Poor fertilization rate
6 Replies
Vick - April 12

I am 34 years old with unexplained IF. I am currently in the 2ww after a fresh ivf cycle. This is my second fresh cycle and I got pregnant with my son after a FET.
For this cycle I stimulated with follistim as last time and 12 eggs were retrieved. I was shocked to hear that only 2 of my eggs were fertilized when 10 out of 14 fertilized previously. Luckily I had an 8-cell with no fragmentation and a 7-cell with little fragmentation on day 3. Do you know why my fertilization rate might have been so low? I haven't talked to my RE about this yet. My husband's SA has always been normal. I know that of the 10 fertilized eggs I had last time, 4 resulted in multi-nucleated embryos. I was told that this was within the normal range but wonder if this indicates a problem with my eggs that has worsened in less than 2years.
Could triggering with hcg too early result in immature eggs that are unable to be fertilized? My largest follicles were 18.5, 18, 17 and 16mm on the day of the trigger. I seem to remember them being in the low 20's for my first cycle. I just want to be thinking ahead on how to improve my next cycle if this one doesn't work.
Thanks in advance for your help.


Dr Smith - April 13

Good detective work. You already figured out what went wrong. Triggering with hCG when the follicles are still too small results in immature eggs, poor fertilization, increased polyspermy and multinucleation. These events are all related to the maturation of the cytoplasm of the eggs, which was cut short by triggering too early. If this cycle doesn't work (and that's still an IF at this point), the stimulation should be extended next time until your follicles are larger. Hope things work out with the two embryos that were transferred.


Vick - April 13

Thanks very much for your reply. At least that gives us something to work with for next time if this cycle doesn't work.
What does polyspermy mean? And does multinucleation mean that more than one sperm has fertilized the egg at the exact same time? It seems that placing the eggs in a petri dish with millions of sperm would result in a higher rate of fertilization by more than one sperm b/c more sperm are present and able to eat through the cell wall, in synchronization, before it becomes inpenetrable. Is this the case?


Dr Smith - April 13

You've been doing your homework, or you really were paying attention in biology class ;)

Polyspermy is when more than one sperm penetrates the egg. Under normal circumstances, when the first sperm penetrates, the egg releases enzymes that harden the protein coat that surrounds the egg, thus preventing additional sperm from penetrating. However, if the egg is borderline mature, there may not be a sufficient amount of enzymes or the enzymes are released too slowly to prevent additional sperm from penetrating the protein coat. In IVF, we observe polyspermy in about 3% of the embyos. High levels of polyspermy indicate that some of the eggs were borderline mature (i.e. the cytoplasm had not matured sufficiently while the egg was in the follicle).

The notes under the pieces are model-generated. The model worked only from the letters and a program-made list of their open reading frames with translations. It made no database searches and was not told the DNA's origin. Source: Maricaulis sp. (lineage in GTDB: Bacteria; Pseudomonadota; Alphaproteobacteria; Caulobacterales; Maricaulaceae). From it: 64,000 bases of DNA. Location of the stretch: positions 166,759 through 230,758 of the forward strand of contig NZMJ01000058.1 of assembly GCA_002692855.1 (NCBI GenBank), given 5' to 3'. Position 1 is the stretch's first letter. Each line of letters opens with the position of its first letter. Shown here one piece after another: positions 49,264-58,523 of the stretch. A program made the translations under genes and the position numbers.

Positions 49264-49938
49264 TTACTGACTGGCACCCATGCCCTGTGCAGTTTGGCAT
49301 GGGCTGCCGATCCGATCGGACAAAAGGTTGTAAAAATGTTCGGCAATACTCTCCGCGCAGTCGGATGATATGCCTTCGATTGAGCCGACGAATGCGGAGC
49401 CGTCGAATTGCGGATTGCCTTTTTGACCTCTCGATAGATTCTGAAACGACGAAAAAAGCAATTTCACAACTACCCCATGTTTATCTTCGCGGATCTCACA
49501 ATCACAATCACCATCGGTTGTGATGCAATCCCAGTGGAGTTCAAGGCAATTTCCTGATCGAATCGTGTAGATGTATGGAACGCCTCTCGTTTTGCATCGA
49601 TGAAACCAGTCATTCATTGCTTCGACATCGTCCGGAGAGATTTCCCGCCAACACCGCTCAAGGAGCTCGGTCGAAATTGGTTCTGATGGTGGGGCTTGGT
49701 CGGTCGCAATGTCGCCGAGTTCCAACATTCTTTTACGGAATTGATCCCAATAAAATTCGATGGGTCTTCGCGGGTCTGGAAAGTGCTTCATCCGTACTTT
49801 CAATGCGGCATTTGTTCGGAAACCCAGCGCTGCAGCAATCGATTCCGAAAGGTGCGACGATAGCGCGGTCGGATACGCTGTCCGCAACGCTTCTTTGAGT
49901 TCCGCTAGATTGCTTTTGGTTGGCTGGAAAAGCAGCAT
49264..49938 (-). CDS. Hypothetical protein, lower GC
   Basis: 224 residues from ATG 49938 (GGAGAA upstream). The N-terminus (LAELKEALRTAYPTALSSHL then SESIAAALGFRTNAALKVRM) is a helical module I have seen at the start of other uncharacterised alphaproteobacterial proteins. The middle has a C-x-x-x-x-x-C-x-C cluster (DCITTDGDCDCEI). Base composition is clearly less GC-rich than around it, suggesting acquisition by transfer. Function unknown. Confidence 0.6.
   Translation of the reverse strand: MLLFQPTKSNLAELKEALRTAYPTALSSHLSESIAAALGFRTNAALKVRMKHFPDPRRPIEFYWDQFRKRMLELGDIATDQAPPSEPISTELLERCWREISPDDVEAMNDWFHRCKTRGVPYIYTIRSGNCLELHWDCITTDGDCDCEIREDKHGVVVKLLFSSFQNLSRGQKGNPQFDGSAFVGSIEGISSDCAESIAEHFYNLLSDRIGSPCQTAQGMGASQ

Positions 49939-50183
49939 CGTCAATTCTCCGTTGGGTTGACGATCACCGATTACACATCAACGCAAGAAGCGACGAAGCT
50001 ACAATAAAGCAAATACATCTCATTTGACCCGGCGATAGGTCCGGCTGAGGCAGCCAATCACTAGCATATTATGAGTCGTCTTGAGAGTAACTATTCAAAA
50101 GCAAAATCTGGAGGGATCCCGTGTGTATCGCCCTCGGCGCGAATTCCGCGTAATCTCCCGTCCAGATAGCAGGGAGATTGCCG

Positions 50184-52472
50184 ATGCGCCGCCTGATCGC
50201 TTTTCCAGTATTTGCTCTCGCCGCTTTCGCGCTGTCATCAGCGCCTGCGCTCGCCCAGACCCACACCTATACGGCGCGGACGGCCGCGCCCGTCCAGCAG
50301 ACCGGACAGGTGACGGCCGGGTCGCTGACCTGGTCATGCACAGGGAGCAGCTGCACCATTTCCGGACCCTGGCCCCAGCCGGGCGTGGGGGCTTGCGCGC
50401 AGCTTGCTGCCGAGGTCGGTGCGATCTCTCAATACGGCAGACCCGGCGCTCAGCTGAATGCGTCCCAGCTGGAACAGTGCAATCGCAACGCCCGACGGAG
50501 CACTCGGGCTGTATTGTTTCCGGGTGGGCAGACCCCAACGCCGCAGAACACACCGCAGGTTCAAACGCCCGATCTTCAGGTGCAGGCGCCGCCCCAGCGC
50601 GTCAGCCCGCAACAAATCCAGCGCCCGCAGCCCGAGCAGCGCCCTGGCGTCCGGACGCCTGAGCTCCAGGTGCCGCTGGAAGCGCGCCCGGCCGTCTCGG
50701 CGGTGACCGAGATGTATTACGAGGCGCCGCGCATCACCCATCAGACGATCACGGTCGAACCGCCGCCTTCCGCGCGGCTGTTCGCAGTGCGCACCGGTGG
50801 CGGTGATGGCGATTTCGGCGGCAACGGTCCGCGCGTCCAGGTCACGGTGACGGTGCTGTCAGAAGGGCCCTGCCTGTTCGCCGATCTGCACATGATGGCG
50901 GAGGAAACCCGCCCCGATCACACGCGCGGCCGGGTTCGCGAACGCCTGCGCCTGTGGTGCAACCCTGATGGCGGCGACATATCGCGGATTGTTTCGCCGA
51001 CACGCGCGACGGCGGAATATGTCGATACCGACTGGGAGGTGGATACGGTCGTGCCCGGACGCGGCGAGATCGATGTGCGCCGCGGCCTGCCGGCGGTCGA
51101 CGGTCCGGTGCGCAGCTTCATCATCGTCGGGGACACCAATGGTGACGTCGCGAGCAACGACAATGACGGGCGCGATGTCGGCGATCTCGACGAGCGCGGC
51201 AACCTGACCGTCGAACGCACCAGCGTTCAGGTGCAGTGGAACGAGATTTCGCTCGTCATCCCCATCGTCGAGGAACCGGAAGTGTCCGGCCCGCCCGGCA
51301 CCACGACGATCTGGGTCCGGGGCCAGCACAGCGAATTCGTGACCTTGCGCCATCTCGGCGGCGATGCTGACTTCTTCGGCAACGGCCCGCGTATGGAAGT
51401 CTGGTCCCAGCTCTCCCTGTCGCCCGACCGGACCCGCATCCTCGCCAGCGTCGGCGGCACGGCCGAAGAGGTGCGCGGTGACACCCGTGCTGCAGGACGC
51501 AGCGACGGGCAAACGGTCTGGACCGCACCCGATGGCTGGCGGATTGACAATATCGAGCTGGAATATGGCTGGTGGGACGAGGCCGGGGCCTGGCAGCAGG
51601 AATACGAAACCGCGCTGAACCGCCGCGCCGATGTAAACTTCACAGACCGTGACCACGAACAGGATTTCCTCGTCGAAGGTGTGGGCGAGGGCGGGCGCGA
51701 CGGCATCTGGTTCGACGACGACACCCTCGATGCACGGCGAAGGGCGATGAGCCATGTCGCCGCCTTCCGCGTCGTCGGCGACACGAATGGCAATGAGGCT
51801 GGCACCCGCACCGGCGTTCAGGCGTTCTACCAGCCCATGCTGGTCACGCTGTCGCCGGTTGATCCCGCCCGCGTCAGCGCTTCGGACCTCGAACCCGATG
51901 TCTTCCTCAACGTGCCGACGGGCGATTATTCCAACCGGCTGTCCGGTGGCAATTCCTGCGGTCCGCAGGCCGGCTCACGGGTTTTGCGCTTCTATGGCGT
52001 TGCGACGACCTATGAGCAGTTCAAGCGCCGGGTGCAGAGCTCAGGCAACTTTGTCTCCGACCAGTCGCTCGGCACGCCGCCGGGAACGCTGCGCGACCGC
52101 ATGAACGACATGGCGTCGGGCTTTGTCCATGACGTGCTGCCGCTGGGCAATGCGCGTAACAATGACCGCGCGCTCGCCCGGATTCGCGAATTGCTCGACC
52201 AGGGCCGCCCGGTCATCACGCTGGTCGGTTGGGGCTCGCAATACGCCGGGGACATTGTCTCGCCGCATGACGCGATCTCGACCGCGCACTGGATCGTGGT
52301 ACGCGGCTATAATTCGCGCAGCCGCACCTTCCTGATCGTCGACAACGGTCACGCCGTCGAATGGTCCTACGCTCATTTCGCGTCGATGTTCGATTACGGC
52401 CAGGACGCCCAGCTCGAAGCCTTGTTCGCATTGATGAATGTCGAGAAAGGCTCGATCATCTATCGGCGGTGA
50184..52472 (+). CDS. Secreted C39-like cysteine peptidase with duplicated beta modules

Multinucleation is different. When the embryo is preparing to divide, the DNA is duplicated. However, when cell division occurs, the DNA is not equally divided between the two daughter cells. One cell ends up with all of the DNA and the other gets none. The embryologist then sees more than one nucleus in one or more of the embryonic cells (blastomeres). This is documented as "multinucleation" of the embryo. Multinucleation is also associated with cytoplasmic immaturity.


ZMom2Bee - April 14

One thing about this concerns me. My clinic administers HCG when the two largest follicles are 18 mm. I have read that other clinics wait until they are 20-22 mm. I am wondering if my clinic's protocol will result in a smaller quantity of mature eggs?


Dr Smith - April 14

Although the criteria for the hCG trigger varies from one clinic to another, I'd say the consensus value for average follicle diameter is around 20mm. So, I'd have agree with you that triggering when the two largest follicles are only 18mm in diameter could result in an increase in the retrieval of eggs with immature cytoplasm.


Vick - April 14

Thanks for all the information. I will be well informed and ready for my next cycle if I need to be. I will push to wait for 20mm+ follicles next time!



You must log in to reply.

Are you New to the forum? Sign Up Here! Already a member? Please login below.

Forgot your password?
Need Help?  
New to the forum?

Sign Up Here!

Already a member?
Please login below.

Forgot your password?
Need Help?  
Ask a Question